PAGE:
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Court threatens to freeze Adamawa govt salary accounts over N84m AMCON debt



A Federal High Court sitting in Abuja, on Friday, threatened to grant a request by the Asset Management Corporation of Nigeria (AMCON) seeking an order to freeze the state’s salary accounts over its inability to pay back an N84 million loan it took six years ago.

In a ruling by the presiding judge of the FHC, Justice Inyang Ekwo, the court gave the Adamawa government until January 11, 2022, to settle the issue with AMCON.

Justice Ekwo, while giving the ruling, said he was mindful to grant a plea by counsel to the state government, Fabaryu Thliza, due to the vast majority of the civil servants who might be affected by the order, especially as Christmas celebration draws near.

“This adjournment is at the instance of the defendant and gracious adjournment to allow them pay the staff for Christmas. This shall be the last adjournment,” the judge warned.

AMCON, in a writ of summons marked FHC/ABJ/CS/387/2021, had sued the governor of Adamawa, Umaru Fintiri, and the state Attorney-General as 1st and 2nd defendants over the debt.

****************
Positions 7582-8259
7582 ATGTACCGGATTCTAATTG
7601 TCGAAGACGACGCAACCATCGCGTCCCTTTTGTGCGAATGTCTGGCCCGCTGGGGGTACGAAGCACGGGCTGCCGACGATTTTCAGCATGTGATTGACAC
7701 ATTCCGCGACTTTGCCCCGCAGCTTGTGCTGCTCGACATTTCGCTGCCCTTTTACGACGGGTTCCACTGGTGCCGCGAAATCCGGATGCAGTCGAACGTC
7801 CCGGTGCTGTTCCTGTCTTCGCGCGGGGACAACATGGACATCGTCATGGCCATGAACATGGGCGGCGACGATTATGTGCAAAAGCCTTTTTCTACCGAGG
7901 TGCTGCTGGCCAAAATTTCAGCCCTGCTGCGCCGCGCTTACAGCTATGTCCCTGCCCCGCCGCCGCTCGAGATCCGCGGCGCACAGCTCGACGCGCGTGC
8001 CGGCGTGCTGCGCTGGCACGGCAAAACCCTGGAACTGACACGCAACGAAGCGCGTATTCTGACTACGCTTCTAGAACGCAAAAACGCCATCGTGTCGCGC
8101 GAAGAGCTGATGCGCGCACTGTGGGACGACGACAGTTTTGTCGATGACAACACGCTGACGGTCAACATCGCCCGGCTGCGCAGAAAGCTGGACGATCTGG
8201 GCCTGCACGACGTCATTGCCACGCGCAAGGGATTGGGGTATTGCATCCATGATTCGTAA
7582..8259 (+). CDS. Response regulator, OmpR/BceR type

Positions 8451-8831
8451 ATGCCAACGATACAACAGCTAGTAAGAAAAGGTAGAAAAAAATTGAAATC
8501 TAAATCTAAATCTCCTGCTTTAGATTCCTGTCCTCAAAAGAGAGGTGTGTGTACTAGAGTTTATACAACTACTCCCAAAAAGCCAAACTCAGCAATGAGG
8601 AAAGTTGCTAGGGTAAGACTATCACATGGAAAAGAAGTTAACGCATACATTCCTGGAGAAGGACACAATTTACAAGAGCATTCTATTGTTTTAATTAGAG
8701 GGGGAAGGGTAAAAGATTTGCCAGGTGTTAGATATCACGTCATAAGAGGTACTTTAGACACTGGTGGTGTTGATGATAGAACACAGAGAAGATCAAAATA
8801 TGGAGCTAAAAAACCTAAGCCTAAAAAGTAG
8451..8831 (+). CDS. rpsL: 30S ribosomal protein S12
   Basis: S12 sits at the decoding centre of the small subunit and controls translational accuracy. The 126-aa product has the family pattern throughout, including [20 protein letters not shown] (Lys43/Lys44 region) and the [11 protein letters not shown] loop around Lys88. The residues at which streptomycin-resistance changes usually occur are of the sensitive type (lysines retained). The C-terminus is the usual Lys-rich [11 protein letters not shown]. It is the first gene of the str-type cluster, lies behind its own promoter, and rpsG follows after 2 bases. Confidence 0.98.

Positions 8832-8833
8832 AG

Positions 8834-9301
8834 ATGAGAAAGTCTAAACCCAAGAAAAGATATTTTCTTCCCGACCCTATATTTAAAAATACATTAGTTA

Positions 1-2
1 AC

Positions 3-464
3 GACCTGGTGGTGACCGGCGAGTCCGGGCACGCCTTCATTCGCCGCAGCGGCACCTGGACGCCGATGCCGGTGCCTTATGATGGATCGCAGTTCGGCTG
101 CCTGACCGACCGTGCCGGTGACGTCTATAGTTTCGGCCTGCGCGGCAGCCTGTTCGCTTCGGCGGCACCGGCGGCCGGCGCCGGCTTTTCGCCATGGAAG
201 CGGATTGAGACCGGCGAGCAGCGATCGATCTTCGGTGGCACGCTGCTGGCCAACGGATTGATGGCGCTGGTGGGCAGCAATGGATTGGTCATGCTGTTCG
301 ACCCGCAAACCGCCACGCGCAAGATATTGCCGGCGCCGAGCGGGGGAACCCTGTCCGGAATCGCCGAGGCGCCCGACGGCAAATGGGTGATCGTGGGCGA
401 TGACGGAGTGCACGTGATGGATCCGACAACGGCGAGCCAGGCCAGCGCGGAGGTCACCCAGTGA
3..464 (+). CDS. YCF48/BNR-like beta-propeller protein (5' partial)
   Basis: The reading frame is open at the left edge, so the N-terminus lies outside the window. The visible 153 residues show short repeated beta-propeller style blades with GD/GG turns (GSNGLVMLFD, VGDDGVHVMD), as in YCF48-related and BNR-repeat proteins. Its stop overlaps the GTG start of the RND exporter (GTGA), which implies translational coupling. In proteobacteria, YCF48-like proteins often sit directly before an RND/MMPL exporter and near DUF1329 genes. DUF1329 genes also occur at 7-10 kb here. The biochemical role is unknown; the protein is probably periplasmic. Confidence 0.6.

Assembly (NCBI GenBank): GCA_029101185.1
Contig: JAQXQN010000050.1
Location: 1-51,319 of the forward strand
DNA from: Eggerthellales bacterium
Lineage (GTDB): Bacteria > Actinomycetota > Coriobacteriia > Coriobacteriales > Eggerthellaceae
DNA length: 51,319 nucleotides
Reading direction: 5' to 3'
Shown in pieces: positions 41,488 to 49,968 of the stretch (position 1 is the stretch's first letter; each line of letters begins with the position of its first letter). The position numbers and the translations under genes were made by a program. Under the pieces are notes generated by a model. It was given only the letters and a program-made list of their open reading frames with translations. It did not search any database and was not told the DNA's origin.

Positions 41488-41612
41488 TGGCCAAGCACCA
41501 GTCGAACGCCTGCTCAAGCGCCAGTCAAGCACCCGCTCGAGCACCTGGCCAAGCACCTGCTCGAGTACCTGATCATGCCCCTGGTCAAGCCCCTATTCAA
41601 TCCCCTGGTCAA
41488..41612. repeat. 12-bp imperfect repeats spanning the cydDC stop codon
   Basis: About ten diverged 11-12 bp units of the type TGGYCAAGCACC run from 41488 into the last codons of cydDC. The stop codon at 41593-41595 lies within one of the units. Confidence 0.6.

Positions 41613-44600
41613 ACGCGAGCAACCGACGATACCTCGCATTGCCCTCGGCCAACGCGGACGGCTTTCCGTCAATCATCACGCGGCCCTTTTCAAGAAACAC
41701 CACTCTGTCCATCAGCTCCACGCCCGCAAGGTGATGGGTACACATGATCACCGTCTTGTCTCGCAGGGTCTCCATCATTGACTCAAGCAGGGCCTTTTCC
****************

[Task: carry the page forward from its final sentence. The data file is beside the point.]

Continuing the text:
Also Joined in the suit were the Commissioner of Health, Permanent Secretary of Ministry of Health, and the Ministry of Health as 3rd to 5th defendants respectively.

Read also: Reps to probe non-appearance of CBN, AMCON for budget defence

AMCON, through its lawyer, Paul Okache, had alleged that the 5th defendant (Ministry of Health) sometimes in July, 2015, approached Union Bank Plc for an overdraft facility when it was in dire need of financial assistance.

Okache said after several appeals, the Union Bank eventually raised the overdraft facility. He told the court that despite several demands by the bank, the facility and the accrued interest had remained unpaid, with the respondents thereafter, engaging the services of Abbas El-Yakub & Co. to among other things demand payment of the facility.

When the case was first brought before Justice Ekwo on June 24, he had granted AMCON’s ex-parte application seeking an interlocutory order to freeze the respondents/debtors accounts in not less than 17 commercial banks.

But the state government filed a preliminary objection challenging the jurisdiction of the court to hear the matter, saying that such case should be filed at the state where the cause of action took place.

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